June 9, 2018
Star Trek: Voyager: "The Thaw"
Voyager detects signs of life beneath the surface of planet rendered lifeless by an ecological disaster. They find several humanoids alive inside life support pods, each with their mind wired into a collective virtual environment. When Lieutenant Torres (Roxann Dawson) and Ensign Kim (Garrett Wang) enter the environment to make contact, they find the humanoids trapped at the mercy of an insane artificially intelligent clown (Michael McKean) - and once they arrive, the clown won't let them leave.
"The Thaw" is one of those unexpected Star Trek episodes that seems dreadful at the beginning - a mad horror circus is the sort of thing The Next Generation would do in a holodeck-based episode - but which unexpectedly unfolds into some genuinely interesting and entertaining.
It helps that there is a proper science fiction concept underlying the main action. A colony was about to be destroyed, several scientists built an underground shelter, and then placed themselves in a form of suspended animation until they could be rescued. For entertainment they connected themselves into a joint virtual environment, and once activated it pulled their own desires and thoughts out of their minds, got caught into a feedback leep, and has been feeding them terrifying nightmares for five years running.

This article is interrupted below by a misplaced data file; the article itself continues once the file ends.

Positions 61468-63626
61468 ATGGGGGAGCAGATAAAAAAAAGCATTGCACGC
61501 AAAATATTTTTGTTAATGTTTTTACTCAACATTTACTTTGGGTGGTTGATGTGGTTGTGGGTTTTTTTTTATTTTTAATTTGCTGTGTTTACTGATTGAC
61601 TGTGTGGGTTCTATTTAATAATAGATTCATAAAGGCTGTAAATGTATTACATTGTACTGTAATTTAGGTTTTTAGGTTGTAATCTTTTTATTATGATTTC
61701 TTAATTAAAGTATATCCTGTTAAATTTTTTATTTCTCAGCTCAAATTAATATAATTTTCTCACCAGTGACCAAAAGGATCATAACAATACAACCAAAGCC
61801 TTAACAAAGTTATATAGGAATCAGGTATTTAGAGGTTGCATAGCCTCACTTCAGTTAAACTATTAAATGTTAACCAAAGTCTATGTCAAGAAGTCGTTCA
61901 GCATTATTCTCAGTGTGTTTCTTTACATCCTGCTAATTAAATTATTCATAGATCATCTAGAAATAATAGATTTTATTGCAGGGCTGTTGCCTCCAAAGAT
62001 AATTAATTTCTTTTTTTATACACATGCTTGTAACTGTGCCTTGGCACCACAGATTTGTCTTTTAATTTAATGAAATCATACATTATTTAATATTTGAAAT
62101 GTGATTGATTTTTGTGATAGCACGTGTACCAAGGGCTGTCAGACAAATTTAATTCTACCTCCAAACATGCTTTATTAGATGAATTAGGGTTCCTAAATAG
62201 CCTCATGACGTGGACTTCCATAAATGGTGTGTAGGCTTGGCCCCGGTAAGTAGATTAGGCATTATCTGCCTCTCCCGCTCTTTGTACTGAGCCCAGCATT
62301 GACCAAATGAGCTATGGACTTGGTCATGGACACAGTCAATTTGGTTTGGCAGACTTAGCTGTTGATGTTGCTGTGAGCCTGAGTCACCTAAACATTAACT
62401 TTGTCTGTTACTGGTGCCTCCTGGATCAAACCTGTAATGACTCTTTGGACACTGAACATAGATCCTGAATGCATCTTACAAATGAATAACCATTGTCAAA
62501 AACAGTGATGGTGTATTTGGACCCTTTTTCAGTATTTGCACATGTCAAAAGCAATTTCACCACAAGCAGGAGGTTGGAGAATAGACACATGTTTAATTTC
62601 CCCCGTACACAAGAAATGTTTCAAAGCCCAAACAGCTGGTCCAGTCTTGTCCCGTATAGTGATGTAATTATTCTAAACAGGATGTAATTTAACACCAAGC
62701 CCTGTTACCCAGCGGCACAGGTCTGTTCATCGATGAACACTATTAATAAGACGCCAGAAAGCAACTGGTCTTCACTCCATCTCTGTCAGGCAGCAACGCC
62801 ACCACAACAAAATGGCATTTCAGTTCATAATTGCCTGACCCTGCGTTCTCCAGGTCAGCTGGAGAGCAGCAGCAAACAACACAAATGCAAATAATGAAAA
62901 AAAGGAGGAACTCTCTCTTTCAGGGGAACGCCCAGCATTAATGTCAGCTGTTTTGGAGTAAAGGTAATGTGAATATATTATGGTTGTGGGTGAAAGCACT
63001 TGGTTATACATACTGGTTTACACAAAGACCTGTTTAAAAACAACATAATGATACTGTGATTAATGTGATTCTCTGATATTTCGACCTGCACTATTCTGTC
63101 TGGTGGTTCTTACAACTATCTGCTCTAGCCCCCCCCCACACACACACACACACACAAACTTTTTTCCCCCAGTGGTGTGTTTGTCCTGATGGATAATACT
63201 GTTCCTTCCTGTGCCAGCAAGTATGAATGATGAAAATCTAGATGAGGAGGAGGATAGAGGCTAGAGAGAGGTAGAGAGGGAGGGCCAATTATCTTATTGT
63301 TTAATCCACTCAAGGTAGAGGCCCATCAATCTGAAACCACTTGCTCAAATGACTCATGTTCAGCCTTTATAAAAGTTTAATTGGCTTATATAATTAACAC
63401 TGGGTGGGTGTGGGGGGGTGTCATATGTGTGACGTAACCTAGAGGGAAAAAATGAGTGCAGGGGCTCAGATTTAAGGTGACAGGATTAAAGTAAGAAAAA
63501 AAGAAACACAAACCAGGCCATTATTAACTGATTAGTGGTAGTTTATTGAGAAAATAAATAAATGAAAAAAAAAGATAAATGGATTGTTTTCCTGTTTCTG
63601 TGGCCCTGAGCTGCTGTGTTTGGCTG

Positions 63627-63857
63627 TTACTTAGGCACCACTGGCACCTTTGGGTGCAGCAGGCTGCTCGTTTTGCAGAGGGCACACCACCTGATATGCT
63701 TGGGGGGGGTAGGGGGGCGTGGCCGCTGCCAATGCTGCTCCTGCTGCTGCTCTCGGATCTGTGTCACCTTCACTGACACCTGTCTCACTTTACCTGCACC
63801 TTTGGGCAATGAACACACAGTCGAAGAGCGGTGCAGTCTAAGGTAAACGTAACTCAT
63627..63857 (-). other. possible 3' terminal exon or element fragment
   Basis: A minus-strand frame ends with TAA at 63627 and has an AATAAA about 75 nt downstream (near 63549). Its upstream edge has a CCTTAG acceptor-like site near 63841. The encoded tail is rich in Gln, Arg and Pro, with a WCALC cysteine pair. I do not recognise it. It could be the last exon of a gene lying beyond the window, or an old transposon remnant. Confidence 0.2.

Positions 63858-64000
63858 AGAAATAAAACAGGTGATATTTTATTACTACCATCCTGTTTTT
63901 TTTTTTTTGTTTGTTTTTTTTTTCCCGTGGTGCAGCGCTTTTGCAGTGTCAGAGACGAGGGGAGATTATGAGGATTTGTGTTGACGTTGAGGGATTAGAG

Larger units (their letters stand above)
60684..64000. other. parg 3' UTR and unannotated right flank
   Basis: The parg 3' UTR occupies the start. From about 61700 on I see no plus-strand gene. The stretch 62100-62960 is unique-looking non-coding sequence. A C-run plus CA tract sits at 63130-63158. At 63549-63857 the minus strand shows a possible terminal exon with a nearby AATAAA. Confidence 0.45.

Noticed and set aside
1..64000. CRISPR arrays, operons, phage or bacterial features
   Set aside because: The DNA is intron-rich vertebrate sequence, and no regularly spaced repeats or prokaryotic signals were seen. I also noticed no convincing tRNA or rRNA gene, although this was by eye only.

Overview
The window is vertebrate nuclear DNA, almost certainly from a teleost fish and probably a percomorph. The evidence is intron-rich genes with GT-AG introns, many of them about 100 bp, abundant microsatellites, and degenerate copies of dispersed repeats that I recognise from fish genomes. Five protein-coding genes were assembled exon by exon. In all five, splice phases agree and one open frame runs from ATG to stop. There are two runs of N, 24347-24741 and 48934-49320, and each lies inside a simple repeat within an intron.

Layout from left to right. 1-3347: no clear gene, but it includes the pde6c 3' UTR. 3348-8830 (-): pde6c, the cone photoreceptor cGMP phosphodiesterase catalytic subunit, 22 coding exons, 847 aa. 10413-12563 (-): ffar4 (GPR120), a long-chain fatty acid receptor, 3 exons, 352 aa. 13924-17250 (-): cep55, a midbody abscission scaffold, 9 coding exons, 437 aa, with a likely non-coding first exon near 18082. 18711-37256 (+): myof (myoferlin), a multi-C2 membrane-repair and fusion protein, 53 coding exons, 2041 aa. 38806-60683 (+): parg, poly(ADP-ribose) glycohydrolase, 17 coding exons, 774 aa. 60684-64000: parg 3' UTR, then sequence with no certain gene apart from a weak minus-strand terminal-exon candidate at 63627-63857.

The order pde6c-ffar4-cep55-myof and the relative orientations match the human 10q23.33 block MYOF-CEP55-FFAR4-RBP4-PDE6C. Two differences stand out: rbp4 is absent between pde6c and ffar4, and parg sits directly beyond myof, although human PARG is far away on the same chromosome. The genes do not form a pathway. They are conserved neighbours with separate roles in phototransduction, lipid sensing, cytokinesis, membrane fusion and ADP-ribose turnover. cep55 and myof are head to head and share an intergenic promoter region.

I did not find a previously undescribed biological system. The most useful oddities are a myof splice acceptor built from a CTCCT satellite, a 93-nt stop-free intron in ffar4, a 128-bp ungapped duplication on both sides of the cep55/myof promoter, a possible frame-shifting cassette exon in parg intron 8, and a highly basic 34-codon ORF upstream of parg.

The other ace up the episode's sleeve is guest star Michael McKean, a hugely gifted comic performer who creates a wonderfully malevolent villain out of the Clown. He commits fully to the role, and forms something that is both funny and a little creepy. The episode's bold production design gives it a weirdly retro feel. The colour schemes inside the nightmare, combined with the costume design, gives it a surprisingly classic Trek aesthetic. You could easily see a version of this story going to broadcast in 1968.
The plot has more than one surprise development, the guest characters are well developed and appealing, and it all comes to a perfectly timed and edited climax. This is probably the most surprising episode of the season: it's so much better than it seemed to be in its first few minutes. We're now 23 episodes into Season 2 with three episodes to go. So far 14 episodes out of 23 have been good. The quality ratio rises to 61 per cent.